Spencer’s book certainly provides useful polemical material for English Christians inclined to rage at the ghost of Christopher Hitchens or to gossip at tea with the vestry, but it is not really a historical defense. To take but one example, Spencer is willing to grant atheists the possibility of believing in human rights and humanity, but his clinching argument is theological, not historical—the traditional final line of defense that atheists cannot really defend the idea of human rights, because there is no eternal verity to certify them. While that may well be true, it is a debating point rather than a fact of history—and even as a debating point it doesn’t get you very far.

The real problem with this book, however, lies in the premise, and here the problem is the same for atheist and Christian polemicists alike. If it is impossible to understand Western civilization (whatever on earth that is!) without Christianity (however you might want to define it), it is impossible to understand Christianity without the structures, ideas and philosophies of the world in which it grew. Think of Paul’s missionary journeys and the possibility of undertaking them in a world not bound by Roman law and language. Or think of the greatest theologian of the ancient and possibly the medieval world—Augustine of Hippo. By the time Augustine became a Christian, he was already a professional rhetorician steeped in some brand of Neoplatonism. A version of Augustine’s confessions based exclusively on biblical texts and ideas rather than incorporating large doses of pagan and pre-Christian philosophy is simply unimaginable.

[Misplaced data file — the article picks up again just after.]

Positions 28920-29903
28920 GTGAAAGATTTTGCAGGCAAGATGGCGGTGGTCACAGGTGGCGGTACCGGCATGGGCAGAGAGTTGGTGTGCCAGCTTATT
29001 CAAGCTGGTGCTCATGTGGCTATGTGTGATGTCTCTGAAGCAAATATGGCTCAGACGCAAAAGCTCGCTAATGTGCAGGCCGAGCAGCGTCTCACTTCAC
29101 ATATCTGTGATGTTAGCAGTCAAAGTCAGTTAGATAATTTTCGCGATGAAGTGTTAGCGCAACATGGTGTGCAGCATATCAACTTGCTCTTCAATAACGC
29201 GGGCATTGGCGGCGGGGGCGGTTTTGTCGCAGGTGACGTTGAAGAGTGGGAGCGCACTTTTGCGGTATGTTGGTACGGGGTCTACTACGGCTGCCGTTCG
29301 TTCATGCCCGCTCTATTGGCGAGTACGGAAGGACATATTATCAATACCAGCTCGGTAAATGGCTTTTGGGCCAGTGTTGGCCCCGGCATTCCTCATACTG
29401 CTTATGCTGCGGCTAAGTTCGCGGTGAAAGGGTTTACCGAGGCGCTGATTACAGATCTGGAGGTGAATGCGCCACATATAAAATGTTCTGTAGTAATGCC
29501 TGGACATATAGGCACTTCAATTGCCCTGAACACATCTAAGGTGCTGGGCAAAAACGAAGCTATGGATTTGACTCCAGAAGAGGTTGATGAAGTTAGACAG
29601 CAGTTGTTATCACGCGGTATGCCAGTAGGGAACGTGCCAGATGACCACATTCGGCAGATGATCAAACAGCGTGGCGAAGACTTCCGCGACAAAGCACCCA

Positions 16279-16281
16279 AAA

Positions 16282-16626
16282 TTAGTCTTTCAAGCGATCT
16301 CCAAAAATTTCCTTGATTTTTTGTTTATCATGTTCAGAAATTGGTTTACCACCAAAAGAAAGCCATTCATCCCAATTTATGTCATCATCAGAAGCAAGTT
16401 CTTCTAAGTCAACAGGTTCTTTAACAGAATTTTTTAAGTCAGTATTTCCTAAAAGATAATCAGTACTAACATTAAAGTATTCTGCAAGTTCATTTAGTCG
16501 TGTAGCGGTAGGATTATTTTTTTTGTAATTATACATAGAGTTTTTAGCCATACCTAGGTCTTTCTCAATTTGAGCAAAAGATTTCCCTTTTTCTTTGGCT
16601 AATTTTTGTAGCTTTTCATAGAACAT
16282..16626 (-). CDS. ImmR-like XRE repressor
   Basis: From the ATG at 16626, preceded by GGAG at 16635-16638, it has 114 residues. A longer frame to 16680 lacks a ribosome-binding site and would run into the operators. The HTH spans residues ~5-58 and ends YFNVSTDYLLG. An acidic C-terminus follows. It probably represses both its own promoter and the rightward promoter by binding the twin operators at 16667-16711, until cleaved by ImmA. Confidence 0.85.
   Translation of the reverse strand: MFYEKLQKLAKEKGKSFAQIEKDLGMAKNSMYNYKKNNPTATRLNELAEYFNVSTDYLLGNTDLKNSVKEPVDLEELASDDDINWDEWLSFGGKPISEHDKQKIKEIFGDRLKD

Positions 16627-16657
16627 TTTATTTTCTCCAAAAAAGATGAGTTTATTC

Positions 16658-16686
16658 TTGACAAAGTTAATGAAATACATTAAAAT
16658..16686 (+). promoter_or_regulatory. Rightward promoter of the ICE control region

The truth is that Spencer’s book furthers a false partisanship that at this point serves no useful purpose. Both yesterday and today, Christians and non-Christians, theists and atheists, shared in making the world in which we live. As a historian, this author has grave reservations about Spencer’s narrative. As a citizen, though, this reviewer has much in common intellectually and politically with theists and atheists alike. That is because Christianity and Western culture are mutually dependent, and even more because our common future requires us to work together. Scoring debating points is a fun leisure activity for the sophomores among us, I suppose. In the meantime, the globe keeps heating up, and women and children keep being exiled from their homelands.


The Evolution of the West. How Christianity Has Shaped Our Values
Nick Spencer
(SPCK publishing, 2016, 204 pp)
ISBN – 13: 978-0281075201

David Myers
David Myers

is a professor of history at Fordham University. He holds a Ph.D. from the Department of Religious studies at Yale.